Although brainstorming is generally considered to be a group creativity technique, it can be used individually to generate ideas. If you decide to use this technique, I suggest that you adapt the rules along the lines indicated in Box 1 and think in terms of three separate sessions.
Box 1 Approach to brainstorming adapted for personal use
Rule 1: do not criticise
(Self) criticism can be a significant inhibitor to creativity and as much a demotivator for the individual as it is for a group. Reserve the criticism of your ideas for Session 3, which is devoted to evaluation.
Rule 2: work for quantity
The more ideas you produce, the more likely you are to generate some good ones.
Rule 3: encourage your mind to freewheel
The most outlandish thoughts can sometimes be the trigger for a practical idea.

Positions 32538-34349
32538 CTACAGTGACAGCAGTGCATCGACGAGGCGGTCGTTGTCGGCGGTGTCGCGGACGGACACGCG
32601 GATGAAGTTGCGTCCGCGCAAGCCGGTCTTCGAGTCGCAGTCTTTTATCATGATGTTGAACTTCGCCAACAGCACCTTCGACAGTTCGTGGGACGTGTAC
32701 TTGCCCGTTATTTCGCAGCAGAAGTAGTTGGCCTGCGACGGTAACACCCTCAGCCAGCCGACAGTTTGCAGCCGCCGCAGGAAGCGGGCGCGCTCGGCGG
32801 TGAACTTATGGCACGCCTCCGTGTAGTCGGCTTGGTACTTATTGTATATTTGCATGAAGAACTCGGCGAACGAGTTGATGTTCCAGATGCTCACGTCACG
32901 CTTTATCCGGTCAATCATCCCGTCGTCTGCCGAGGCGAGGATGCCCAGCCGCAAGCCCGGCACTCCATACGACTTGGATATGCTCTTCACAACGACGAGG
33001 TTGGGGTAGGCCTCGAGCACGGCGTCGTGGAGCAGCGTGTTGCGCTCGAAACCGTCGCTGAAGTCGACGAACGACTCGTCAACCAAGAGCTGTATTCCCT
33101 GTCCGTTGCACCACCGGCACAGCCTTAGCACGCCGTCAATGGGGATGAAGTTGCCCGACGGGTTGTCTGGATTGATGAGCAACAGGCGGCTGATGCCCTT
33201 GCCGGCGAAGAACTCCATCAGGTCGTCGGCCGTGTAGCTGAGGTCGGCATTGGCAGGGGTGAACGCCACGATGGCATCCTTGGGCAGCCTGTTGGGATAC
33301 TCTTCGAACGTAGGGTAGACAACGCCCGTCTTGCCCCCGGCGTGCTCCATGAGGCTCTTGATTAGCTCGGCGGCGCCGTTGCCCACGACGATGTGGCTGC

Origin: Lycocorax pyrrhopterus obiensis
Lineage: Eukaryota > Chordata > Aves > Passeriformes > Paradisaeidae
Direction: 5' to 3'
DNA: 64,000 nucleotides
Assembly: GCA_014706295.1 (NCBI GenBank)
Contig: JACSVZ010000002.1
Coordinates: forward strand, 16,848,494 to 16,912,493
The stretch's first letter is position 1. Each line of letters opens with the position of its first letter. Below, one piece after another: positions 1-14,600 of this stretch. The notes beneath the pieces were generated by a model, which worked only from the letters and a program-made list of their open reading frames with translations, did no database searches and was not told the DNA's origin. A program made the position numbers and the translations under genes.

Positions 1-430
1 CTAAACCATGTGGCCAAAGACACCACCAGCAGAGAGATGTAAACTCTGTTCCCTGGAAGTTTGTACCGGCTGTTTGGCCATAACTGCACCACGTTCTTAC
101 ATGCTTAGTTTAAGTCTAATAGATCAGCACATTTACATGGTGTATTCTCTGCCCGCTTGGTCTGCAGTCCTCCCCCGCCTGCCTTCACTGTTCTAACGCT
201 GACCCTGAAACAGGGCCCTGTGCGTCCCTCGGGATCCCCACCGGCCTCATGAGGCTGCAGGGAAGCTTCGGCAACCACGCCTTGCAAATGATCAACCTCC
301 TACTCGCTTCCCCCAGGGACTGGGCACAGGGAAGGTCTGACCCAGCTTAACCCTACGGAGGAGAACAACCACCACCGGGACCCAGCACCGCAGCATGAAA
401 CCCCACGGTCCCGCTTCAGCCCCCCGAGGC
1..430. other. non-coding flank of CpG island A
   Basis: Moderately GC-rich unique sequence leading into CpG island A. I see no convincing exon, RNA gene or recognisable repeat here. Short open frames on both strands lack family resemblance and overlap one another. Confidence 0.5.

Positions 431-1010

Rule 4: try to imagine what suggestions others might make
If you put yourself into another person’s shoes you can often see the problem from a different viewpoint.
Rule 5: record all ideas
This can be done by hand or electronically; sit down with a large sheet of paper (A3 or larger) or use an app. Write everything down, even your most fleeting or seemingly ridiculous thoughts. When you have exhausted your creative energy it is a good idea to stick your sheet of paper on a wall or set it as your screen saver where it will be visible.
Rule 6: build on ideas
You can use the concept of building on ideas during Session 1, but it is often better to let the ideas that you have generated ‘mature’ in the back of your mind for several days. You can then come to the ideas afresh, play with each in turn, look at them from another viewpoint, combine them, and so on. As such, this will become an iterative process, where new ideas build on old ones and old ideas are adapted to take account of new ones.
Rule 7: reduce your list
The first two sessions were concerned with expansion, this one concentrates on contraction. The aim is to carry forward two or three ideas that are worth further detailed work and consideration.